Homeless and rootless: Uyghur youth struggle with destitution on the streets of Istanbul
Peering through an opening in the brickwork, the space was dark and airless. In the gloom, Abdusemi (Semi) could make out piles of rubbish heaped against the walls and plastic water bottles strewn over wooden planks randomly scattered over the concrete floor.
Four shadowy figures huddled around the glowing embers of a small fire.
"Some as young as 14 and 15 have been drawn into drugs and a life of vagrancy. They now begin a new life in the back streets and demolished buildings of Istanbul"
The roundups and imprisonments at home in Xinjiang swept away the foundation of their lives, severing every link with families and friends and drying up all funding and contact with their past life. Thwarted in their dreams to study freely abroad and left penniless and rootless to fend for themselves, they fell prey to gangs and the underworld, simply to survive.
Some as young as 14 and 15 have been drawn into drugs and a life of vagrancy. They now begin a new life in the back streets and demolished buildings of Istanbul.
Tonight however their discovery by Semi as he made his nightly rounds of the neighbourhood heralded the possibility of a fresh start from the web of drug trafficking and abuse into which they had fallen.
Abdusemi Hoten, an Uyghur himself for whom this kind of life had become a real possibility in 2016 when he too was abandoned to his own fate after coming to do business in Istanbul, is the voluntary warden of a hostel for these de facto orphans set up a year ago.
A joint venture between the Istanbul-based East Turkestan New Generation Movement Association (ETNGMA) and US-based Campaign for Uyghurs, the hope is that by offering safety, encouragement and a roof over their heads, the boys and young men will be drawn from addictions and restored to their former aspirations.
“Girls are usually taken in by families but the boys are much more difficult to place,” said Semi who longs to see these “orphaned” youths rescued from their “dark path” and restored to stability and a “bright future.”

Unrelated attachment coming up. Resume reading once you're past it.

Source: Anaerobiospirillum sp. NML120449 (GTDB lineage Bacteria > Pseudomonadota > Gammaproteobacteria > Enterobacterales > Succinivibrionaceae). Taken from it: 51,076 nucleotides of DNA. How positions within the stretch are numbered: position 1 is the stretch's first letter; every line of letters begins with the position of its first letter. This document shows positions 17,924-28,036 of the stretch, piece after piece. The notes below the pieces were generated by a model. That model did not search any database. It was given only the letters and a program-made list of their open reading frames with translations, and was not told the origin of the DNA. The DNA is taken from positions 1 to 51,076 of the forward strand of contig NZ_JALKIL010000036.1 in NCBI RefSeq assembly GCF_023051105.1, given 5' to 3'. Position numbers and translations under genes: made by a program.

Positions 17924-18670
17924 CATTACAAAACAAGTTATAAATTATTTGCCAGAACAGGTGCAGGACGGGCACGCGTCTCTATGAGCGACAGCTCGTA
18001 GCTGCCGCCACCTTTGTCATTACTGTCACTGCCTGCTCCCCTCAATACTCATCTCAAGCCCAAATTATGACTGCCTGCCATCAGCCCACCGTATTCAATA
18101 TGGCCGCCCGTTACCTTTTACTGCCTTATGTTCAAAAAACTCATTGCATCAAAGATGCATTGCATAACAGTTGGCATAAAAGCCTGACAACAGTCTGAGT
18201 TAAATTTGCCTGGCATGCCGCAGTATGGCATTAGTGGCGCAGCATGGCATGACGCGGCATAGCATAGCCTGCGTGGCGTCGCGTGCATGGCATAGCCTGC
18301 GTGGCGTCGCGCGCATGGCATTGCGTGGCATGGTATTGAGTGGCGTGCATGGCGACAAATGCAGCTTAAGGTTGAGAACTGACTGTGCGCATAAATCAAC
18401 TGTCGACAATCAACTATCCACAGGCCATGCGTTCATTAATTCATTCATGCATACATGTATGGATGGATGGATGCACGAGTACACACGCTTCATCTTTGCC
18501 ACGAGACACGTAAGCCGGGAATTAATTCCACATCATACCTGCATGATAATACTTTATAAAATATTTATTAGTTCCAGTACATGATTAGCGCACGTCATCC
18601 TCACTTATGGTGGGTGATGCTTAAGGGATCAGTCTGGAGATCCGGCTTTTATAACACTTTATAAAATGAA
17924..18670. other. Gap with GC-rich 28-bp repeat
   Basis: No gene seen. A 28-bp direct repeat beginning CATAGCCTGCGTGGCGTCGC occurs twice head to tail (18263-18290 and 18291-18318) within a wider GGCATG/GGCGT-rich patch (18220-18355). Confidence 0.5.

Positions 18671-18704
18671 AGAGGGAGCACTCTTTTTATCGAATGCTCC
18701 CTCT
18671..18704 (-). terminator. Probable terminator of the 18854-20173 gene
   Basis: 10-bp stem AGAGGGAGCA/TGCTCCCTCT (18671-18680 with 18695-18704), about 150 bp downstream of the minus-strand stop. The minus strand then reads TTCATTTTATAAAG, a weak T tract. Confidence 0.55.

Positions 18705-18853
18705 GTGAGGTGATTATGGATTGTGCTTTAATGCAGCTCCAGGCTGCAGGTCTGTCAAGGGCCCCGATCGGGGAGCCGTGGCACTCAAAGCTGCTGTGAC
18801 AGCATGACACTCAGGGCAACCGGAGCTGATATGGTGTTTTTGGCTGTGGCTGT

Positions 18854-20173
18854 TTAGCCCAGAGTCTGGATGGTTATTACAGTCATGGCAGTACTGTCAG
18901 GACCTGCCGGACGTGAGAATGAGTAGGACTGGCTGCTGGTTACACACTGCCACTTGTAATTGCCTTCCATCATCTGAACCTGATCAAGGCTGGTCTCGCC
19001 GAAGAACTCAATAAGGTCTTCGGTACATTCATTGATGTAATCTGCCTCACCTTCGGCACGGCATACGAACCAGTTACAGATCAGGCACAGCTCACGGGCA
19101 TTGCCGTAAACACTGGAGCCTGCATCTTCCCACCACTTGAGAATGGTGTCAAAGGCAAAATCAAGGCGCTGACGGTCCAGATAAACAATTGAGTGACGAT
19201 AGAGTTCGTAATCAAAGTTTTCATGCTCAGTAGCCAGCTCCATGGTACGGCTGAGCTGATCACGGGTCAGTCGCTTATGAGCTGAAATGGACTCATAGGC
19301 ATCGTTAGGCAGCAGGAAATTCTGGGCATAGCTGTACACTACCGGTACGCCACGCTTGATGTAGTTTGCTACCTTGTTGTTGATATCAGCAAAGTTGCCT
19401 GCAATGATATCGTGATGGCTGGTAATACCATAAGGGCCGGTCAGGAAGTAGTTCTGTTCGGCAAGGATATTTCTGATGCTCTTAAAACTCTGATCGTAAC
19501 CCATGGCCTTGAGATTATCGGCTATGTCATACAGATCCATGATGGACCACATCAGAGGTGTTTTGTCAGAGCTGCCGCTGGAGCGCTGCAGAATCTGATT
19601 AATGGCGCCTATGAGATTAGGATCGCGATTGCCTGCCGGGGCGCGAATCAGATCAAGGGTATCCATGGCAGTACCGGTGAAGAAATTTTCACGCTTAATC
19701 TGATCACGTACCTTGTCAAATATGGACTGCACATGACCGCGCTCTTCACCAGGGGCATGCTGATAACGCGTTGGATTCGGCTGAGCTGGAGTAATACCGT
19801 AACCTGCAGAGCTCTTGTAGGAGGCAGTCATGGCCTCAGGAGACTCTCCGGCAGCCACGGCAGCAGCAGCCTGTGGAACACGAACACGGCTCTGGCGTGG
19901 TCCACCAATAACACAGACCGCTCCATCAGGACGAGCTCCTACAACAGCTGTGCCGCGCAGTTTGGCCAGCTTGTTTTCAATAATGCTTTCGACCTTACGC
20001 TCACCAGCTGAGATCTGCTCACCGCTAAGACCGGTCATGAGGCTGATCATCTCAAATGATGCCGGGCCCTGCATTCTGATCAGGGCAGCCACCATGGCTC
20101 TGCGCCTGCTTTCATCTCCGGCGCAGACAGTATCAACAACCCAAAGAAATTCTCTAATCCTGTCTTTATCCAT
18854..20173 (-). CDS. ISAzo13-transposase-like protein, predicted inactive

“Some tell me they survived by agreeing to traffic drugs for Chinese agents in exchange for money and assurances their parents would be taken care of in Xinjiang,” said Semi. “How could they possibly know they were being taken advantage of with no guarantees for their parent's safety?” he asked. “But they were terrified that them being in Turkey could bring trouble for those they had left behind, so they did what the Chinese asked of them.”
As the lone warden and 24/7 supervisor of 32 young struggling Uyghurs between 16-25, he estimates in his neighbourhood alone there are 300 such disaffected Uyghur youths who have fallen prey to alcoholism, drug addiction and chaotic living since they were cast adrift in 2016.
Responding to the shocking discovery that their contemporaries had fallen through the net, the Uyghur youth organisation ETMTGA was given a four-storey building to convert into a house for up to 37 young men. This was the beginning of a complex and often torturous process of helping them piece their fractured lives together.
After only a year of operation, Semi reports fifteen free of drugs, who have resumed their studies and moved out. Others are on the way through a combination of activities, study, specialist medical and psychological help, a regular routine and above all a safe place to call home.
But he is overwhelmed by the need to expand the work. The issues they face are complex and one person alone cannot hope to meet the need.
"For the Uyghur youth left stranded and financially cut off in Turkey when parents were taken to the camps, the situation has been especially dire"
“The degree of trauma they have experienced cannot be underestimated,” says Semi, who described the current climate for Uyghurs everywhere. “Daily we hear reports of torture, rape, lengthy prison sentences and children being abducted and placed in Chinese orphanages.”
Imagining the fate of their parents and loved ones is too much to bear, he said, “This coupled with the fact that they may never see each other again is an agony they live with every moment of every day.”
Semi’s own future prospects were turned around by an uncle who saw his potential and persuaded him to study. He describes his initial carefree months in Turkey as full of hope, but with news that his once-prosperous family had disintegrated, his mother had been taken into a camp and his father sentenced to five years in jail, he fell apart. Penniless, he drifted onto the streets, fell into drugs and grew his hair and beard long. He was gently steered back, completed his first degree, has now embarked on a PhD and is determined to help other youths like him.
He is convinced that without role models the youth in his care are destined to drift, and does everything in his power to help them.
Speaking on behalf of Campaign for Uyghurs, which put up the initial funding for the project, Public Affairs & Advocacy Director Julie Millsap described the fall out of China’s so-called “War on Terror” in terms of millions of everyday lives that have been thrown into turmoil.
“For the Uyghur youth left stranded and financially cut off in Turkey when parents were taken to the camps, the situation has been especially dire,” she said expressing gratitude for those who have backed the project with time and finances. “We are proud of the youth who are excelling there, and we hope to have more people join us in growing the resource pool available for them.”
The author is writing under a pseudonym to protect her identity